United States

Higher Education: Federal Court Dismisses Challenge to HEA Drug Provision

A federal court judge in Aberdeen, South Dakota, last Friday dismissed a lawsuit challenging the constitutionality of the Higher Education Act's drug provision, which bars students from receiving federal financial assistance if they receive a drug conviction while in college. The suit had been filed by three individual students -- two recruited by DRCNet -- backed by Students for Sensible Drug Policy and the ACLU Drug Law Reform Project.

Under the HEA drug provision, nearly 200,000 students have been denied financial aid. As originally passed, the drug provision applied to any drug conviction, but under rising attack from educators, students, and civil rights groups, the act's sponsor, Rep. Mark Souder (R-IN) drafted a "fix" limiting it to drug offenses committed while students are in college. Souder's partial reform to the law passed earlier this year as part of a larger educational package. But that reform does not satisfy the act's opponents, who seek a total repeal.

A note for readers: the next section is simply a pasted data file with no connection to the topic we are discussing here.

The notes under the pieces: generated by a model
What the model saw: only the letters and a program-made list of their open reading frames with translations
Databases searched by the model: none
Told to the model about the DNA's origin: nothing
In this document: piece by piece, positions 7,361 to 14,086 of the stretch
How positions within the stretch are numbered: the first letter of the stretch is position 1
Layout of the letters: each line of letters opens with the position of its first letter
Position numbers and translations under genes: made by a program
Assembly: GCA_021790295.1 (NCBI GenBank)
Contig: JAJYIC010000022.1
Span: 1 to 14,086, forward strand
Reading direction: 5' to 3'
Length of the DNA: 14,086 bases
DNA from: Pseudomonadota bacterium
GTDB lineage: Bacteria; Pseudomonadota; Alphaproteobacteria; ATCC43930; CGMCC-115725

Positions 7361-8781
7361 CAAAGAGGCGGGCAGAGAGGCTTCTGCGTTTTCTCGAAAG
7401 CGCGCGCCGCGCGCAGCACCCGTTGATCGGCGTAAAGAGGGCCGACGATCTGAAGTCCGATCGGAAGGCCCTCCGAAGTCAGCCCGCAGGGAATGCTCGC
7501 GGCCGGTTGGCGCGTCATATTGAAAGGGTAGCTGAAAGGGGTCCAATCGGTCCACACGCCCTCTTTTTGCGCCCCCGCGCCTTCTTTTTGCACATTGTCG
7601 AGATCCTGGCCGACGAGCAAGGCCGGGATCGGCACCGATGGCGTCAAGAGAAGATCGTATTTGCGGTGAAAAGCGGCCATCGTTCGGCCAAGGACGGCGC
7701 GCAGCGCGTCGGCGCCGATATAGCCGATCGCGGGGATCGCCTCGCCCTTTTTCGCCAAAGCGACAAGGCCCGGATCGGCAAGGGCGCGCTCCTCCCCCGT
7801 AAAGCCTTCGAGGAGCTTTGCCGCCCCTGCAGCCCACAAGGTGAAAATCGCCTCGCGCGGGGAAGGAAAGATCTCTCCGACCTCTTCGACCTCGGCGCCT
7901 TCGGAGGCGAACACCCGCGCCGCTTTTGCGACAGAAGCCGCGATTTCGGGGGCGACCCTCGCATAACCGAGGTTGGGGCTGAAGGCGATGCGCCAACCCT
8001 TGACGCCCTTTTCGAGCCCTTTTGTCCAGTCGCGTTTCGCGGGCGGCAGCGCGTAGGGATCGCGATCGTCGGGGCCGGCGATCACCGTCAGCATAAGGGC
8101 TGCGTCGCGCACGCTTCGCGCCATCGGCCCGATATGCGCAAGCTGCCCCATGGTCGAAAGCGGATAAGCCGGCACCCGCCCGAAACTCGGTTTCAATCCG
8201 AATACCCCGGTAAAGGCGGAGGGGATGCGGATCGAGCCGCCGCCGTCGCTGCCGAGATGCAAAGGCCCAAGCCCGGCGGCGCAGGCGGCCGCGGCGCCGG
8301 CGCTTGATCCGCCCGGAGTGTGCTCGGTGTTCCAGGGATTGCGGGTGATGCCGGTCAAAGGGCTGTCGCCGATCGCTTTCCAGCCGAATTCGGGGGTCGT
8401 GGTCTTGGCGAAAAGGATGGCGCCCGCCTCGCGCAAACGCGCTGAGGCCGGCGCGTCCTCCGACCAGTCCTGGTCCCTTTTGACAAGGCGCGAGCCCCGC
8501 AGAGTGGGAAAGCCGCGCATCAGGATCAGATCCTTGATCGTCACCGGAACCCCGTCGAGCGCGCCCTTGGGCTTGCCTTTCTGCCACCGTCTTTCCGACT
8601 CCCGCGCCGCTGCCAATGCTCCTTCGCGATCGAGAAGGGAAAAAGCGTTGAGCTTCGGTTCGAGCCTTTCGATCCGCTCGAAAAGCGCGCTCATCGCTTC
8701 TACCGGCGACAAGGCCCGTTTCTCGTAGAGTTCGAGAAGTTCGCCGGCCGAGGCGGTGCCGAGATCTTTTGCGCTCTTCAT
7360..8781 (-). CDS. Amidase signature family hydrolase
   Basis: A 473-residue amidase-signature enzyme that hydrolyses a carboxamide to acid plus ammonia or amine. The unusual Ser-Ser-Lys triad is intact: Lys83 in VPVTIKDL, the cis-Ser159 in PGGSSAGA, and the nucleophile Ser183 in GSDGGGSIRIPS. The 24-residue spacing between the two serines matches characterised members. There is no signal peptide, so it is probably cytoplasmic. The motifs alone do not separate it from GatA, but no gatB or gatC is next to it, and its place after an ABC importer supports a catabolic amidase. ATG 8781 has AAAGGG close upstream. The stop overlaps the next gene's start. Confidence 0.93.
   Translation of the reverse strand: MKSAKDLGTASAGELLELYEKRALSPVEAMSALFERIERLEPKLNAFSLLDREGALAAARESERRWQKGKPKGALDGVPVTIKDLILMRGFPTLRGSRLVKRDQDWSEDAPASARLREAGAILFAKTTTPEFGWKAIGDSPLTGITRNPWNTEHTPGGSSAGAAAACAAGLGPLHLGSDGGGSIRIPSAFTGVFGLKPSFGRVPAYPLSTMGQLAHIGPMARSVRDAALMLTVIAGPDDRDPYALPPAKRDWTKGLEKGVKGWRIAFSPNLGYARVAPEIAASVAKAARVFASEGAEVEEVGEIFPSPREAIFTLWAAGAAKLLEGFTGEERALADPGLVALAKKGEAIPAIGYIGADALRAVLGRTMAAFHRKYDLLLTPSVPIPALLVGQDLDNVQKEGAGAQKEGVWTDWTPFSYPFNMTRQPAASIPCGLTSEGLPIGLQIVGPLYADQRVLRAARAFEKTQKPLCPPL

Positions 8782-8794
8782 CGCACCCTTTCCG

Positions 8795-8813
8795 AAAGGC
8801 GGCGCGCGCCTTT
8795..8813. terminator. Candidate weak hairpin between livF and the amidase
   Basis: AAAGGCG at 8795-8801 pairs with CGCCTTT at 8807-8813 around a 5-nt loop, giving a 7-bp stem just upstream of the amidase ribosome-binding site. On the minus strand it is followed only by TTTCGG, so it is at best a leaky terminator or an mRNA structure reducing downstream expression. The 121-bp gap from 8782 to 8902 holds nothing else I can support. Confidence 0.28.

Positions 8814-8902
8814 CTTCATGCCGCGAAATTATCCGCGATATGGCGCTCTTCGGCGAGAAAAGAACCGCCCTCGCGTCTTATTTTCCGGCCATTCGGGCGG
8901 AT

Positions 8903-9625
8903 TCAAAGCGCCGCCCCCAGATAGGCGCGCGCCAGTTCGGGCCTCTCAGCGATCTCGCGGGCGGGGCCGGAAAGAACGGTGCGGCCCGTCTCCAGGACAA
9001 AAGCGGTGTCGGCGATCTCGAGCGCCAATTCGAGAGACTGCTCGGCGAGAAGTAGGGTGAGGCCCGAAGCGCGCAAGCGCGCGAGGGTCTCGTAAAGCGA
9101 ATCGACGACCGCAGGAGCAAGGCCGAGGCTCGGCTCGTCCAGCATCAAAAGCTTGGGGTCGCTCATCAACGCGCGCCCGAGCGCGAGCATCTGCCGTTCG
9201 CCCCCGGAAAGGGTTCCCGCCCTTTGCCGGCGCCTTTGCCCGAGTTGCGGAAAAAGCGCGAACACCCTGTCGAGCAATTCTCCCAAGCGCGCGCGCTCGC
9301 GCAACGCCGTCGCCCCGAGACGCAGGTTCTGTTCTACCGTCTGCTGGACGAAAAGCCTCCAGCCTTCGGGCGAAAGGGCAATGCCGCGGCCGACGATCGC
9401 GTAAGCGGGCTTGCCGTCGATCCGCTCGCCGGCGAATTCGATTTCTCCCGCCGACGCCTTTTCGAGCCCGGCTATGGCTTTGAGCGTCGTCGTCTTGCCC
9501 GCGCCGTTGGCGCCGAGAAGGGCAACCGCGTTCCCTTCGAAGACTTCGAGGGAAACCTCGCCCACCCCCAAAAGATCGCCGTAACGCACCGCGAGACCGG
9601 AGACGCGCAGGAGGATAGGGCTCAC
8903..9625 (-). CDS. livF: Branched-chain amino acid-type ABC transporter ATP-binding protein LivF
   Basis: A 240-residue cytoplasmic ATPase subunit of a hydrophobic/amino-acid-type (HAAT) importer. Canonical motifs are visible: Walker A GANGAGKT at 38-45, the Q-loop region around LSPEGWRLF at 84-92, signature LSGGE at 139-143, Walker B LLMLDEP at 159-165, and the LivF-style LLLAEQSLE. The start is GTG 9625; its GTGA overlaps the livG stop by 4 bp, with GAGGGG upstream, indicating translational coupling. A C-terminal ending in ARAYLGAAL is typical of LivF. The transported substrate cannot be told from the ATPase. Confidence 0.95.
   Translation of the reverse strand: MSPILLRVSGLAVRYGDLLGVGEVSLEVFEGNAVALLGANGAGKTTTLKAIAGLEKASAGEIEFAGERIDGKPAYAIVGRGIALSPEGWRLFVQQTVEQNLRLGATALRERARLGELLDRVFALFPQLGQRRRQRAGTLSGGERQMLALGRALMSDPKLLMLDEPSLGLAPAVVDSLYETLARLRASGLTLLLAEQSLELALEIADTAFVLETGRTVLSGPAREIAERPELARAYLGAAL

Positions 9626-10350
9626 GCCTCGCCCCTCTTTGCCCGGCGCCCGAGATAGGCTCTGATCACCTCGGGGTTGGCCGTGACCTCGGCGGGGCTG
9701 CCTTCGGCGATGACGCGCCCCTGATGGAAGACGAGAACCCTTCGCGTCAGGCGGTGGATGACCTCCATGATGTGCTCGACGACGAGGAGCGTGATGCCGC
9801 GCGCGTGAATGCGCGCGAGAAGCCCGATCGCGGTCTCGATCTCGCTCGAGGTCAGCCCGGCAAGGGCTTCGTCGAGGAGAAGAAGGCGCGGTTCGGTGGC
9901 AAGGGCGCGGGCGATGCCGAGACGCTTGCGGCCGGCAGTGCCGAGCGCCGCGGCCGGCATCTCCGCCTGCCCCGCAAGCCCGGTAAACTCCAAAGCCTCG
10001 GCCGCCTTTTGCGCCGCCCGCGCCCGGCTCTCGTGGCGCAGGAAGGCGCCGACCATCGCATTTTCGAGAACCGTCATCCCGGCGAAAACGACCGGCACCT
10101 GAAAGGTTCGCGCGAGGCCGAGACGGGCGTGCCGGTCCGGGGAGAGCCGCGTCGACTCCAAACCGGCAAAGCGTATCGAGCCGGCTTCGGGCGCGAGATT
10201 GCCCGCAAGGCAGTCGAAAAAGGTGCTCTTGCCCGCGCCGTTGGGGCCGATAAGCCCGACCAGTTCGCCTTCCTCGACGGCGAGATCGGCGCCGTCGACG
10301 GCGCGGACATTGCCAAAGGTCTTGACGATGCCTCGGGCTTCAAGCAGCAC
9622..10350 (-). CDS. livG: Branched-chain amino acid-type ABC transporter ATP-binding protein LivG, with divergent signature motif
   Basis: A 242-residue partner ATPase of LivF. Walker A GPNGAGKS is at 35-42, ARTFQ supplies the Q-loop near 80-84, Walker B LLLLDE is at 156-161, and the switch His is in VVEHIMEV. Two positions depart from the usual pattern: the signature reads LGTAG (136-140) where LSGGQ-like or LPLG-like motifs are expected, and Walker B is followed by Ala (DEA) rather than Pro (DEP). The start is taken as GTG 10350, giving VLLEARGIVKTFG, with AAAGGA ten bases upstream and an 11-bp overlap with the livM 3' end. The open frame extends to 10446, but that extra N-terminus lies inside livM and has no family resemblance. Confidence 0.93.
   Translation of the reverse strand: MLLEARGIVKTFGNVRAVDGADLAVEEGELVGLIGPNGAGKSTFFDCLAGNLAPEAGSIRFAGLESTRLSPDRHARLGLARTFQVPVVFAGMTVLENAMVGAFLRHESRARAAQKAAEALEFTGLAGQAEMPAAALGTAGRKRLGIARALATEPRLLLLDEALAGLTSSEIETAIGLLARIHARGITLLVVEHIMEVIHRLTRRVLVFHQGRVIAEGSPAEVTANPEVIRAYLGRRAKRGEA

In the lawsuit, the ACLU argued that the HEA violated the Fifth Amendment on two counts. First, the group argued, by singling out drug law violators, the act violated the amendment's due process clause. Second, the HEA drug provision amounted to double jeopardy by penalizing a student twice for the same offense.

But federal Judge Charles Kornmann didn't agree. In his decision granting a government motion to dismiss, he rejected both Fifth Amendment arguments. Still, Kornmann agreed that the provision is unfairly. "It is true," he wrote, "as pointed out by the plaintiffs, that students convicted of possessing small amounts of marijuana may be prevented from receiving federal student financial aid while those students convicted of serious sexual or violent crimes would not suffer a similar fate. However, the mere fact that the classification results in some inequality does not, in and of itself, offend the Constitution."